Saturday, 22 November 2014

Welcome to the World, Baby Girl

On Thursday evening, we got the eagerly awaited phone call: we have a new grandchild to crow about. We rushed to the hospital to meet the newest member of the family, and I got to hold her for a precious few moments. What a beauty she is! Welcome to the world, baby girl!

This baby has strong roots. She is blessed by a loving web of family and friends. Together, we’ll all be teaching her something about the world. As an Oma who is becoming more aware of the important role of “elder”, I’ve been wondering what messages I will be giving her as I rock her and sing to her, as I read her stories and spend time with her.

I’ve been thinking about this quite a bit because of my latest quilting project. Yes, of course, I’m making a baby quilt which will be stitched together with love, but that’s not the project that’s been teasing my mind. Instead, it’s an assignment from my Small Worx quilt group: name 5 things you like about yourself, then create a self-portrait based on that. I realize that how I feel about myself will have an impact on this new little life, and indeed on all the lives I touch.

Quick, now: can you name 5 things you like about yourself? Sure, we could ask our friends what they like about us, but what about the things WE like about ourselves?

All the women who participated in this challenge found it hard. Perhaps our first reaction was based on a message many have heard since childhood:  Pride goes before a fall, so don't get uppity about yourself. Some of us have also heard that it’s only by the grace of God that there’s anything good about us, because we are all broken creatures. You don’t brag about yourself.

And the fact is, it doesn’t take long for innocent newborns to get messed up. We’ve all been  bruised and bent out of shape by painful words, unkind actions, rejection and anger directed at us by others, even those we love who had good intentions at heart. If we believe the negatives, it shapes how we see ourselves.

In the hierarchy that was my high school society, if you didn’t wear the right clothes, have the right WASP background, were a little too smart or a little too slow, it was a smart survival tactic to keep your head down and hope nobody noticed you. This too is not conducive to a good self-image.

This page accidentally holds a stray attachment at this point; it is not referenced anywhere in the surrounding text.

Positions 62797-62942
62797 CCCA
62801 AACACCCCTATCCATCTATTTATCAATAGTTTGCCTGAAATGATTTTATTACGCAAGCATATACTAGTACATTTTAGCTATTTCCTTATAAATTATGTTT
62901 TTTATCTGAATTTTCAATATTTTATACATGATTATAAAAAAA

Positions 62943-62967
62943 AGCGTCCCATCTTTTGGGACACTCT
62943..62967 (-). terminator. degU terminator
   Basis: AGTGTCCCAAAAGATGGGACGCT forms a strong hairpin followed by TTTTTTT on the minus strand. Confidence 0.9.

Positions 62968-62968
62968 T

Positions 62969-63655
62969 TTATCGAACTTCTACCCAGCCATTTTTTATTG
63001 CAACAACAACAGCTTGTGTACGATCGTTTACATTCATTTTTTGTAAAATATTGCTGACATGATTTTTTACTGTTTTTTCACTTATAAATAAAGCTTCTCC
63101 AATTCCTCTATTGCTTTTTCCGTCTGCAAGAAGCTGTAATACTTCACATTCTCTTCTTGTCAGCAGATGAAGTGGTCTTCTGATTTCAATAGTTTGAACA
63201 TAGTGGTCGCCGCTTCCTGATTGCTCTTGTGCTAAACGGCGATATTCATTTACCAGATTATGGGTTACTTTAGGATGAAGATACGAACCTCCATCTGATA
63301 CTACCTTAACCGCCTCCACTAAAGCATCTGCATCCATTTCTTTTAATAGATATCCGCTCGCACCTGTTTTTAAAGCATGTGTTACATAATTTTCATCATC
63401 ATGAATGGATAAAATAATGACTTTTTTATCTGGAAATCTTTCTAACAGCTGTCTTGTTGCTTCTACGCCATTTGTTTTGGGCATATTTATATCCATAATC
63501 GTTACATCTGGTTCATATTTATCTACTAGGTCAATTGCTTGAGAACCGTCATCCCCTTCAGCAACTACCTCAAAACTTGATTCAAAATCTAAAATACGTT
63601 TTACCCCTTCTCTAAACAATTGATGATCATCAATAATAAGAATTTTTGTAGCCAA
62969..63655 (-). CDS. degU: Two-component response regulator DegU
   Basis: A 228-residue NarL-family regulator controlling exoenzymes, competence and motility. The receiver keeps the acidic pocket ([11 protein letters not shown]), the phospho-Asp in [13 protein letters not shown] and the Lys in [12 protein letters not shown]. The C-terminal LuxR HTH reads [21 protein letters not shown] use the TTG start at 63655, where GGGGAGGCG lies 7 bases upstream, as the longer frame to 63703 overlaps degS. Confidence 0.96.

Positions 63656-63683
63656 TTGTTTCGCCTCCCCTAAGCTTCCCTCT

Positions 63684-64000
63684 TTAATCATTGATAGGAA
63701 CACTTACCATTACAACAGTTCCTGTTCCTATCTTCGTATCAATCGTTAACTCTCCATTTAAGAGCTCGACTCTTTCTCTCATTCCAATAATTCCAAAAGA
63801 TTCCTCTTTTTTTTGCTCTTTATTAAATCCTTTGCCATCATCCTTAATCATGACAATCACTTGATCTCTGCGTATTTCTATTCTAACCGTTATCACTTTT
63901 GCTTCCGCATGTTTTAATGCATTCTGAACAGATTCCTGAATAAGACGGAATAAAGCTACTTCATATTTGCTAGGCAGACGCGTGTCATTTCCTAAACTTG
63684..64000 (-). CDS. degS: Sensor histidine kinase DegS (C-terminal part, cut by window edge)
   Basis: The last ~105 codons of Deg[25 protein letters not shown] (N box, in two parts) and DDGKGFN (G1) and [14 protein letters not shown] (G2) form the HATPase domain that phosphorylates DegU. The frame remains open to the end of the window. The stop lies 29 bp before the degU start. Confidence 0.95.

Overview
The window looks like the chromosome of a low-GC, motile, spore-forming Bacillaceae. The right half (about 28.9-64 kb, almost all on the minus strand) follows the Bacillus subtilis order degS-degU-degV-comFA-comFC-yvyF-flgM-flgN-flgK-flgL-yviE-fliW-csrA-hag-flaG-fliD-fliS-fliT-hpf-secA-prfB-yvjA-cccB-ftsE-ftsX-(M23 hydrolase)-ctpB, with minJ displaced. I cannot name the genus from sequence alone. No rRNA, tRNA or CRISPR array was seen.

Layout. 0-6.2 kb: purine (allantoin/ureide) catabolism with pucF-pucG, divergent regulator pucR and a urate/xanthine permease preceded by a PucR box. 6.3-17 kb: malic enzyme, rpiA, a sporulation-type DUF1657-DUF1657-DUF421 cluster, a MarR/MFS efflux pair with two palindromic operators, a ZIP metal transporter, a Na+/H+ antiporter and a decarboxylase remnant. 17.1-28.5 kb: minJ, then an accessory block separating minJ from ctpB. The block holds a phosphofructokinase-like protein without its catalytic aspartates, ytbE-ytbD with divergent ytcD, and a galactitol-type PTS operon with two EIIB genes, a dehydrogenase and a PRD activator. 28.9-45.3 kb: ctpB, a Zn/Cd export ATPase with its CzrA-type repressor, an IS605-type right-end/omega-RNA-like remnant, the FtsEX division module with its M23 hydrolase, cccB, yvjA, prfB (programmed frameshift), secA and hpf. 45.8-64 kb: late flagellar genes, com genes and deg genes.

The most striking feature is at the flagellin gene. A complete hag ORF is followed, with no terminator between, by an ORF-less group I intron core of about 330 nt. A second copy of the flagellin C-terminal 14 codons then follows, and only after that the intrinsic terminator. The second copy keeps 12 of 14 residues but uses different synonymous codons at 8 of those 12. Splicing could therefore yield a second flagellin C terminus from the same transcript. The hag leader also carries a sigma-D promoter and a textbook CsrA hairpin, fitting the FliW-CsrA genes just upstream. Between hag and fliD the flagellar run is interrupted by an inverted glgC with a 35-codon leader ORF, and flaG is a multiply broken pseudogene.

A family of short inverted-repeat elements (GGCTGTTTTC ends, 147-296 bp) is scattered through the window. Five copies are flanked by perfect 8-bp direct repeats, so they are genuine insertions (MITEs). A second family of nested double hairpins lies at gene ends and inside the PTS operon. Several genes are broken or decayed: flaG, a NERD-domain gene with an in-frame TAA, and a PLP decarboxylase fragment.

And even now, as mature adults, we are getting messages that diminish us: ads about beautiful women and beautiful clothes set an impossible target, and the workplace can be a harsh teacher about power and equality. The final indignity for me now is  the unspoken assumption that people of our age are on our way out the door, so not very valuable members of society.

It’s so much easier to tally up the traits we don’t like about ourselves. “Well, my dear,” I could say to my new grandbaby, (and to all my grandchildren), “I’m not much, but I’ll do my best for you.” Is this the message I want to send to a little girl who’s just entered the world? No!

And so I got to work, looking at the other side of life. What do I know and like about myself? It turned out that once I got the wheels rolling under the Appreciation Train, it was hard to stop. What do I like about myself? I like my hair – I used to hate it, because it would never conform to the “in” look. Now I realize it is unique, like me. I like that I’m a quester, always eager to learn more about life. I like that I’m creative, and that I inherited some of my mom’s aura of warmth. I like that I am vulnerable, and that I belong to a whole network of communities that support me. I don’t have to go striding down life’s trail strong but alone.

I chose to portray myself from the back, facing into the future, with a limitless horizon.The green leaves on the tree are indications of growth and change.

The beaded and stitched circles in my self-portrait symbolize the circles of support for which I am so thankful.

I am purple, the colours of imagination and spirituality. 

And I can say all this because I believe I am a child of God, deeply loved. Even though sometimes, because of life’s stormy weather,  I don’t see or feel it, I believe that the Creator of all is smiling upon me – and all of you too.

I hope, dear Grace Lydia, if you learn nothing else from me, you will feel and learn that message. I hope and pray that  this too will be your truth. You are deeply loved. Welcome to the world, baby girl.

Saturday, 8 November 2014

Do the Math

The other day, I had a hissy fit. I’d just finished writing a blog about the monster in my inner closet, and Whoosh! It made an appearance. And it was all because I can’t do math, especially when math relates to time management.